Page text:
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Economics For Beginners: What Is Economics

Updated on November 29, 2017
Source: 401(K) 2013, CC: BY - SA, via Flickr
Source: 401(K) 2013, CC: BY - SA, via Flickr

Before I continue with the rest of the Economics for Beginners series, I think it’s important that I take some time to explain what Economics actually is, since there seems to be a great deal of confusion both here on HubPages, and on the Internet in general.

In this article, I’ll cover the basics of what Economics is, and more importantly, what it isn’t. Hopefully, by the end of this article, you’ll have a better understanding of just what goes into making the economy work, the role economists’ play, and how all of it affects you.

So What Is Economics?

In life, there are things we need, and things we want. For example, to live we need: food, shelter, clothing, and NFL Football… okay, so maybe that last one is more of a want, but you get the idea. Speaking of “wants”, we have a bunch of those too; we want things like: cars, cellphones, televisions, and other things that make life easier and more enjoyable.

In order to get the things we need and want, we have to use what’s called Scarce Resources. A Scarce Resource is something that we can use more of than what we have available; the two biggest examples of this are time & money. Using these resources, whatever they may be, we have to figure out the best way to use what we have, to get what we need/want; the study of how we make those decisions is Economics.

Macro & Micro

Source: El Caganer, CC: BY, via Flickr
Source: El Caganer, CC: BY, via Flickr

Macro Vs. Micro

When it comes to economics, there are two basic flavors:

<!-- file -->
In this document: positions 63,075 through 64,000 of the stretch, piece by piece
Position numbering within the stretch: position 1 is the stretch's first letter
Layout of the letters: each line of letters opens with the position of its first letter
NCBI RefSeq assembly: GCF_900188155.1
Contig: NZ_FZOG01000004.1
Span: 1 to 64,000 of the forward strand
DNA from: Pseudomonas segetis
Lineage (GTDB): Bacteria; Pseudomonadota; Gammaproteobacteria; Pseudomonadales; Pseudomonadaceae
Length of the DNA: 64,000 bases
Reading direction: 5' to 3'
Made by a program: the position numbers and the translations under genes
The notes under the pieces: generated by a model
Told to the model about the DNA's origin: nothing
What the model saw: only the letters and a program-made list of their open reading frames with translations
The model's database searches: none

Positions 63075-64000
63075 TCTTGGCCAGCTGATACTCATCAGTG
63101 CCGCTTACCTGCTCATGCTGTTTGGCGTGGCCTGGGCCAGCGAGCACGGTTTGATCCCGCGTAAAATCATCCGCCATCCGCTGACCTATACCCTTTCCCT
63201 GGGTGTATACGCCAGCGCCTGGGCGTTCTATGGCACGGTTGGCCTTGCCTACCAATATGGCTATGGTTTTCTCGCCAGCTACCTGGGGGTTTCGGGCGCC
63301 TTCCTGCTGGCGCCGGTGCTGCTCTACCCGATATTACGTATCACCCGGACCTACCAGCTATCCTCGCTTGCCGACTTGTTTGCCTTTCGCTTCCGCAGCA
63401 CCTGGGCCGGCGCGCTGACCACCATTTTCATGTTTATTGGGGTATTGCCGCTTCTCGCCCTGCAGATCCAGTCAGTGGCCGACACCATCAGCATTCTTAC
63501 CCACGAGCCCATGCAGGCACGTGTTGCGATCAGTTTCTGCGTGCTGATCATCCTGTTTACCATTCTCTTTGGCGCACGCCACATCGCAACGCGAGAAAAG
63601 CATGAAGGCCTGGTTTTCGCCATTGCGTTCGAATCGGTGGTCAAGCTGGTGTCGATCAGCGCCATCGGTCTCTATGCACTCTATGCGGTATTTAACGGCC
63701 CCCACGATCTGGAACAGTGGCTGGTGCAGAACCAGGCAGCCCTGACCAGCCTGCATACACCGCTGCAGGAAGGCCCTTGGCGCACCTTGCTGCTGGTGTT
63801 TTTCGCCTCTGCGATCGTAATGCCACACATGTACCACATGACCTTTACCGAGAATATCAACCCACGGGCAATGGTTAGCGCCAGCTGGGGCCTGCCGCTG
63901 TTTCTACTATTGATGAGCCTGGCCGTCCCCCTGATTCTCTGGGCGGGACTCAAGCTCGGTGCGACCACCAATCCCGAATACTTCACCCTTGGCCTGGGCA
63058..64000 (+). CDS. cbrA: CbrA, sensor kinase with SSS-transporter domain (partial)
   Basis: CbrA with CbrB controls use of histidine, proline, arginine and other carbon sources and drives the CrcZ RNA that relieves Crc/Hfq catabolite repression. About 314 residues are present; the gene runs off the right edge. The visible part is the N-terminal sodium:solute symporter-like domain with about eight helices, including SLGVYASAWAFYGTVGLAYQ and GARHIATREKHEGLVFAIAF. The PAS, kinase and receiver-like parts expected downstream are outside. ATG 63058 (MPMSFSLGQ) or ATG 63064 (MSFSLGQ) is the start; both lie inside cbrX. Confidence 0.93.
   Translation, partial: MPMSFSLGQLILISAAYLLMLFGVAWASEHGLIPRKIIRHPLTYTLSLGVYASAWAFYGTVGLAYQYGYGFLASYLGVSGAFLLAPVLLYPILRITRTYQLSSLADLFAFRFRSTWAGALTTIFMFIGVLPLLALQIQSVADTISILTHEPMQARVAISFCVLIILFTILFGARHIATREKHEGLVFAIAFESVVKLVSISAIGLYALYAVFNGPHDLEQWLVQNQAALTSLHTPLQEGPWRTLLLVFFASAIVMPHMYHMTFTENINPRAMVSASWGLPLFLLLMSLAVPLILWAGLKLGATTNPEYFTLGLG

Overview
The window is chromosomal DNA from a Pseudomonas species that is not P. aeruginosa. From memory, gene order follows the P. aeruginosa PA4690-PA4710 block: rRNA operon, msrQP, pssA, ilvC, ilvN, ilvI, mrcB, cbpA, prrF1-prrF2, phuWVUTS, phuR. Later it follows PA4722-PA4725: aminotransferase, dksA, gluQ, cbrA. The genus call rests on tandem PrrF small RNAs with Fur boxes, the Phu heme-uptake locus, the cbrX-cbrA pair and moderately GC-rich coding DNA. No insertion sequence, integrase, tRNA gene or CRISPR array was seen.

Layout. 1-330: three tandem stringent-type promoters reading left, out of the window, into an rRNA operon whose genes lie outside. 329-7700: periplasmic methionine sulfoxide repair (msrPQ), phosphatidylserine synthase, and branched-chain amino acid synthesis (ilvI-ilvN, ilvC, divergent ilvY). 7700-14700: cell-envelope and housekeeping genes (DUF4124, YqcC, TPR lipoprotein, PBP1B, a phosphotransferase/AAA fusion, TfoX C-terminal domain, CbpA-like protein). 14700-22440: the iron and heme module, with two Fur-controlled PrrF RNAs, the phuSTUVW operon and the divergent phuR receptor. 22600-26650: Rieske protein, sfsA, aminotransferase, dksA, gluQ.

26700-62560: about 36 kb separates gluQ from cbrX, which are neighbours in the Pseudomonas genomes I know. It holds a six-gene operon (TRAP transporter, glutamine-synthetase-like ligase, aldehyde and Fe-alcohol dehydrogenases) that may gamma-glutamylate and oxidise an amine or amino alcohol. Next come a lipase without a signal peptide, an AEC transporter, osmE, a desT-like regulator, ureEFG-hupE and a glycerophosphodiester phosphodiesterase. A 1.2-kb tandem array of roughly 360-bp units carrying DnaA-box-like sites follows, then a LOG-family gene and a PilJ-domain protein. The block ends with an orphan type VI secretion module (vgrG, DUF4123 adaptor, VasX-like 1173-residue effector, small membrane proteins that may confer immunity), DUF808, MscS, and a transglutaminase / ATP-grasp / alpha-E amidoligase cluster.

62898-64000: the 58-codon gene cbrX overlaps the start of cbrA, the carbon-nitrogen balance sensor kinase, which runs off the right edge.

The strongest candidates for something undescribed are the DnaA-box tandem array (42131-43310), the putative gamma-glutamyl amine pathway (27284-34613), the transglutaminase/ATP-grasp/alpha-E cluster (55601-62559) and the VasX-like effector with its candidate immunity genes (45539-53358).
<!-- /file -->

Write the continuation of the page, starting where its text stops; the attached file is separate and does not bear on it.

Microeconomics: Is the study of individual buyers and sellers in specific markets

Macroeconomics: The study of overall economic factors, conditions, and systems.

To put it simply, Microeconomics is the “specifics”, and Macroeconomics is the “big picture”.

If I wanted to study how a customer’s buying habits helped determined which products my local Starbucks decides to carry, then I would be studying Microeconomics. If, on the other hand, I wanted to study how interest rates were affecting the economy in the United States, then I’d be studying Macroeconomics.

The vast majority of economic news you hear from day to day is concerning macroeconomics.

Time To Get Schooled

It’s common to hear people talk about different “schools of economics”. What they’re referring to are the different economic philosophies which, unless you’re an economist, or are studying to be an economist, you don’t need to worry about. The only reason I’m even mentioning them here is to clear up some of the confusion concerning them.

Keynesian Economics: Developed by John Maynard Keynes, it basically says that Government Spending can keep the economy healthy.

Austrian Economics: Not to be confused with the economics of Austria, Austrian Economics is the theory that the free market has natural cycles, and any intervention or manipulation of these cycles, only creates trouble.

Supply-Side Economics: Also known as “Reaganomics”, or “Trickle-Down-Economics”. Don’t be fooled: this is more of a political theory than an economic one. It’s essentially the idea that Supply drives Demand.

These are just a few of the dozens of different economic schools of thought out there. Again, unless you’re interested in economics as a profession, don’t worry about them.

It Really Is, I Promise...

What Economics Isn’t

Okay, now for the one that’s sure to have the comments section below going crazy… ready… here goes: Economics is not the same as politics, in fact, Economics is completely nonpartisan.